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Accepted Paper:

Adult Refugee Education in Northern Ireland: Physical Learning and the Persistence of the Digital Divide  
Morgan Mattingly (Queen's University Belfast)

Paper short abstract:

The education of refugees and asylum seekers globally is a constantly moving target as new journeys are undertaken in the hopes of better opportunities, less precarity, and safety from persecution. It is often assumed that once in a distant resettlement country refugees and asylum seekers will have their educational needs met; however, they are caught between definitions of refugee rights, national and devolved policies, and educational fulfilment in everyday life.

Paper long abstract:

In Northern Ireland (NI), a region complicated by historical and continuing tensions relating to the UK and the Republic of Ireland, refugees and asylum seekers continue to be in a precarious situation. BREXIT (or the UK leaving the EU economic region) has renewed political tensions in NI, causing instability in the NI Assembly leadership. Consequently, the NI Assembly has been suspended twice -- delaying refugee related actions. Furthermore, though education is a devolved power to the NI Assembly and its ministries, refugees and asylum seeker related policies are also impacted by the UK Home Office. Unlike other devolved regions, NI does not have a Refugee Integration Strategy (though a draft is currently being consulted on). The extent to which this will alter provision of refugee and asylum seeker education resources remains to be seen. The delays in education access for asylum seeker children caused by devolution is well-documented. However, the impact on the education of refugee or asylum seeker young people and adults is under-reported. Though language skills are a recognized need few accredited English language school options exist for young people and adults in NI, while religious or charity volunteer supported classes are prevalent In the current global Covid-19 pandemic options for education are further complicated by reliance on technology. Digital solutions are increasingly utilized for education in crisis; however, for refugees and asylum seekers who may not have devices or internet connectivity this can be problematic. Even in NI, where electricity is stable, the digital divide persists. From mid-2020 to December 2020 I was a volunteer for a charity-conceived English language class for adult refugee and asylum seekers in NI. In this presentation I will provide an auto-ethnographic description of how technology could and could not be applied in and outside the classroom to supplement lessons. I will demonstrate the ways in which the digital divide persists for refugees and asylum seekers in NI and the disadvantages caused by limited educational access.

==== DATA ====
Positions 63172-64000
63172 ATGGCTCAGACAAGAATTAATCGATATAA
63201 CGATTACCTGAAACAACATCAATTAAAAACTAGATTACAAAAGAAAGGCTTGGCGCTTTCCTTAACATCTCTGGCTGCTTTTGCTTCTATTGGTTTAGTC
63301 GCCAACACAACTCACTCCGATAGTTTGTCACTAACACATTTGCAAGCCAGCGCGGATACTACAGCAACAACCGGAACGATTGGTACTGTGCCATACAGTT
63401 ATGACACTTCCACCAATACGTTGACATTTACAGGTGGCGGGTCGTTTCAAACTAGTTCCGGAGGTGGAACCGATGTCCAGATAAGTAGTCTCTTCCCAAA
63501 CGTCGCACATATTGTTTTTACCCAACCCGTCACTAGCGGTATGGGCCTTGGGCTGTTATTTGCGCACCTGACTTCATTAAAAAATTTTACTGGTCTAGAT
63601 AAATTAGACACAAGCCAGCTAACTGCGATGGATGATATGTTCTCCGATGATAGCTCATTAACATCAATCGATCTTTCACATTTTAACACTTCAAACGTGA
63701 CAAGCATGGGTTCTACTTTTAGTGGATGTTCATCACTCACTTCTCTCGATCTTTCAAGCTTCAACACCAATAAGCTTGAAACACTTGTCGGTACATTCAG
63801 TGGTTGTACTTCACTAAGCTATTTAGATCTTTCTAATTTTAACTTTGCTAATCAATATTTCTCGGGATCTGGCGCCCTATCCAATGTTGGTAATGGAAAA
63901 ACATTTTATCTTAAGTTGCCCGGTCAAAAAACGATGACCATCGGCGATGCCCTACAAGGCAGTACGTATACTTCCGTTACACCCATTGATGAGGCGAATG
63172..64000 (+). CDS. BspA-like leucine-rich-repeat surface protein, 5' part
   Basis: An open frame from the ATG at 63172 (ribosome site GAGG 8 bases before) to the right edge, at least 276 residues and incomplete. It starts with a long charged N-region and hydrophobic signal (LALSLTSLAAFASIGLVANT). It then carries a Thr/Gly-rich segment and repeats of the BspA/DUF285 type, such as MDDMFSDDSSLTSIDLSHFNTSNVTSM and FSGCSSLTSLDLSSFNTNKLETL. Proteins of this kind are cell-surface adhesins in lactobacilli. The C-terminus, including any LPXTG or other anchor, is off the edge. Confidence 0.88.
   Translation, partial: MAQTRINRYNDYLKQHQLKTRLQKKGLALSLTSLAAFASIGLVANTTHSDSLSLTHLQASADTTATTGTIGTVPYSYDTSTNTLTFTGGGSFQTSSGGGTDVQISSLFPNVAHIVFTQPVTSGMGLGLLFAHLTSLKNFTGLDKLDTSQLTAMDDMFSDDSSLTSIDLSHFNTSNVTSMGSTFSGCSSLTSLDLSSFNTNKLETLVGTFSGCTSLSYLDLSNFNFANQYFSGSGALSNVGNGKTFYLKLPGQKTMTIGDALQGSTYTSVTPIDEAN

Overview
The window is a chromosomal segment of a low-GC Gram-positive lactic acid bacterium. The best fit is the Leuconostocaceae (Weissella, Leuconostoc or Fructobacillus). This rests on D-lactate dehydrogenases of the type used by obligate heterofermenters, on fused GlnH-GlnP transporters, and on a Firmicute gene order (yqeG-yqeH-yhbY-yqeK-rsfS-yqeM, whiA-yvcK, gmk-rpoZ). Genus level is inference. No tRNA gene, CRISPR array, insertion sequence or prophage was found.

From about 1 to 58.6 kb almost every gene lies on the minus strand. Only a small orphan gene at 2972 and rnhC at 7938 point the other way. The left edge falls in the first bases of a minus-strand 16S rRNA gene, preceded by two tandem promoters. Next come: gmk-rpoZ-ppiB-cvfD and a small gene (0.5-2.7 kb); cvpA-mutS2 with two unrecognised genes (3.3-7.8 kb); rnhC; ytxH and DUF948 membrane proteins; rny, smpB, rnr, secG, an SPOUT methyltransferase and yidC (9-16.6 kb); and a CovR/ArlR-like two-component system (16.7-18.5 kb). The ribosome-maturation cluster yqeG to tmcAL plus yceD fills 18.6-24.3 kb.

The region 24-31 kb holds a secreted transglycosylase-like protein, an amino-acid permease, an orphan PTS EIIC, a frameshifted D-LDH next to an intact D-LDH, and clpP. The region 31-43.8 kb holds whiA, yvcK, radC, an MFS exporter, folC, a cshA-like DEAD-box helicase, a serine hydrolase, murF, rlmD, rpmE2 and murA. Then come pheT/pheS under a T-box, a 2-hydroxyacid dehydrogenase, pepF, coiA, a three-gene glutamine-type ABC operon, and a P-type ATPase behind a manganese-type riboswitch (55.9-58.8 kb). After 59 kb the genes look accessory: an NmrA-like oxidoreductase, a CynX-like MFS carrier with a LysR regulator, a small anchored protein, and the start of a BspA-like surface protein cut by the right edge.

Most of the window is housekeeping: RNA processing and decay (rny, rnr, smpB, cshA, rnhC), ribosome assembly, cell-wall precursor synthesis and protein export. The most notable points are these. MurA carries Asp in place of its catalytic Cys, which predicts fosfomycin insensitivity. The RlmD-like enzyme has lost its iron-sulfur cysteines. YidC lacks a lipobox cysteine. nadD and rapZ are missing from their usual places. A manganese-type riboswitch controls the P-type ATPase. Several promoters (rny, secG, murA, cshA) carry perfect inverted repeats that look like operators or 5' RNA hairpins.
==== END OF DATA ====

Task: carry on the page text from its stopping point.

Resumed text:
Digital divide, refugee and asylum seeker, adult education, Northern Ireland

Panel P26a
Education and Mobility Today: Integrating Digital and Visual Technology with Physical Learning
  Session 1 Tuesday 7 June, 2022, -